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Can we keep up with the changing times?

Changes in the world are increasing our responsibilities and challenging our competence as security directors. To fulfill these responsibilities and meet these challenges, we must learn skills for our expanded roles. Realistically, the only way we can survive is by adapting to those changes.

In the past, security directors were generalists. However, in the 1990s being a generalist is not sufficient. Companies demand more from us. To keep pace with these demands, we have to enhance our talents and knowledge.

The key to our future success as security professionals can be summarized by three words: education, education, and education. In addition, the security profession needs a long-term vision that uses history and culture as training support.

We are not experts in technology, the environment, or the law, nor are we expected to be. However, security professionals must not only protect life and property but also prevent threatening acts. To meet these responsibilities, we must have some knowledge in other fields.

As in a security survey, we must first start by conducting a thorough needs analysis of ourselves. This analysis can identify important areas in which we lack knowledge. We should be prepared to list all our vulnerabilities, which include those topics that we need to know more about.

Improving our legal knowledge is a good first step since we are the liaisons to company lawyers in may legal cases. If we understand the basic principles of laws and legislation, we can make better contributions when helping to handle liability claims against employers.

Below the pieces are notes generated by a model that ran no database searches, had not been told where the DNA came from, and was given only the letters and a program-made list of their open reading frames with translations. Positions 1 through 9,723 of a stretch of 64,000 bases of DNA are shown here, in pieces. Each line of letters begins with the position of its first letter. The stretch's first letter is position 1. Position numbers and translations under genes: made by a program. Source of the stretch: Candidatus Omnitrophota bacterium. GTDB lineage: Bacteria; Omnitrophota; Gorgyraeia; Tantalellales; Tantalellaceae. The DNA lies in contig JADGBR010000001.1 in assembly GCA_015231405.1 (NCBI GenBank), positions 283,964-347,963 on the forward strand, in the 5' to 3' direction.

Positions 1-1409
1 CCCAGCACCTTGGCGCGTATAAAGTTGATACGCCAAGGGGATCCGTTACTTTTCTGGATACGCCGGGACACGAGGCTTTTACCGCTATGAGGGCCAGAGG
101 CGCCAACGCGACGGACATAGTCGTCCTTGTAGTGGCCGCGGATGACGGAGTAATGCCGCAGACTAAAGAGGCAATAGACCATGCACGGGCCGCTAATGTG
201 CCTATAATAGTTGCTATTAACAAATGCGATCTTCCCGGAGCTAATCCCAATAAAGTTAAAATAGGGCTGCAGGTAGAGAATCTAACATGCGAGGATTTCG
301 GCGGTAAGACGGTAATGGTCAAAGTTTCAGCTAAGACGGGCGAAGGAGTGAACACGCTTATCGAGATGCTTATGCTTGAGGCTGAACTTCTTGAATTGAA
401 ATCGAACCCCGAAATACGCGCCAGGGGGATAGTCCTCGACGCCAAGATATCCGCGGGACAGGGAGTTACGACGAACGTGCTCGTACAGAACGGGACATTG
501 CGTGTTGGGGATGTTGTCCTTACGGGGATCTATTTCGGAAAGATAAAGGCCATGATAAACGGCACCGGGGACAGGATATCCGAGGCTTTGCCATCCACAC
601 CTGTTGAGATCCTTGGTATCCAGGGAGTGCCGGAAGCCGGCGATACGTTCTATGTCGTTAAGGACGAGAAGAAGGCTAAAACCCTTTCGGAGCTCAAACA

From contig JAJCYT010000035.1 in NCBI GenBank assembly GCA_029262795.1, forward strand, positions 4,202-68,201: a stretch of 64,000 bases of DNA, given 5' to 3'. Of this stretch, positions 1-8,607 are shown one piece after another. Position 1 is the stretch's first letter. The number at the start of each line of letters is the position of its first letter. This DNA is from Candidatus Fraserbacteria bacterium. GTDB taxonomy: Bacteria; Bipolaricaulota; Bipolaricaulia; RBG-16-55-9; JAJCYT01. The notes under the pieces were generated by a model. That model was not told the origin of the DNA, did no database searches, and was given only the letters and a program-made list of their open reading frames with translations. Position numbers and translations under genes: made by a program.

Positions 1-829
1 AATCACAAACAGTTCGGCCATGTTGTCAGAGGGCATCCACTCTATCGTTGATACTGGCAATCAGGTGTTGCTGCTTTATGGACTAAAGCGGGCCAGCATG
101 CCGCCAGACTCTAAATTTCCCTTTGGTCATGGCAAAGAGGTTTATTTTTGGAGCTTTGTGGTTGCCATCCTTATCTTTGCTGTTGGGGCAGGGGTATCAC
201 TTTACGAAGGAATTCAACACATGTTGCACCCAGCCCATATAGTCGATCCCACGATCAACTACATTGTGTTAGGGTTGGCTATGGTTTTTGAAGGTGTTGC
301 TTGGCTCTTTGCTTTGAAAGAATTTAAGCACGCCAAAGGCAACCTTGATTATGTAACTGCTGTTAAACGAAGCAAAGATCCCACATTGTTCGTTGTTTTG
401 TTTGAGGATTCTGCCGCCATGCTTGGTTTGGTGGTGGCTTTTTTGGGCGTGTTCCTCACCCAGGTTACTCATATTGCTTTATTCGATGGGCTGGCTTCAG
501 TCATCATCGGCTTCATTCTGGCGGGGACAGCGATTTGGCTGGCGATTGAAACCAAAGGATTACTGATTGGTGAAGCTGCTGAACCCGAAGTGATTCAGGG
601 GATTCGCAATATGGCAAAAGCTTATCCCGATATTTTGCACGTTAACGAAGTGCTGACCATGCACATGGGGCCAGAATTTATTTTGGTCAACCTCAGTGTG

In the past, the security professions's vulnerabilities have shown up in the public's eye. We as security professionals should also work to restore the public's confidence in the profession. We need to be personally responsible for educating the public about our knowledge.

The public confidence crisis has consistently haunted security directors because the issues have not been adequately explained. We should use our skills and knowledge not only to interpret issues but also to explain them to others.

Another way to meet the challenges in our new roles is to speak at industry meetings, high schools, universities, and to other audiences. This will help educate other groups that are unfamiliar with the security profession.

We should know enough about other disciplines so that we can effectively communicate with practitioners in fields, such as law, accounting, auditing, statistics, public administration, social environment, and finance. From each of these disciplines, we must extract those elements that are germane to our needs.

In security, as in so many other fields today, the educated person is not someone who claims to know it all but rather someone who knows where to find it all. Knowing where to turn - where to find information, whom to call, and what to read - is important in meeting the challenges ahead. In addition, we as security professionals should keep up with current events in security management, particular related industries, and in the economy as a whole.

Addressing the challenging changes ahead is the key to our role as successful security professionals. We can do it by educating ourselves and those around us to the expanding role and importance of the security profession. Most of us view security management as a promising career. Thus, it is our responsibility to ensure that the profession meets the future needs of the decade.

Mark H. Beaudry is director of safety and security at The Westin Hotel In Boston. He is a member of ASIS.
COPYRIGHT 1992 American Society for Industrial Security
No portion of this article can be reproduced without the express written permission from the copyright holder.
Copyright 1992 Gale, Cengage Learning. All rights reserved.

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Title Annotation:security management
Author:Beaudry, Mark H.
Publication:Security Management
Article Type:Column
Date:May 1, 1992
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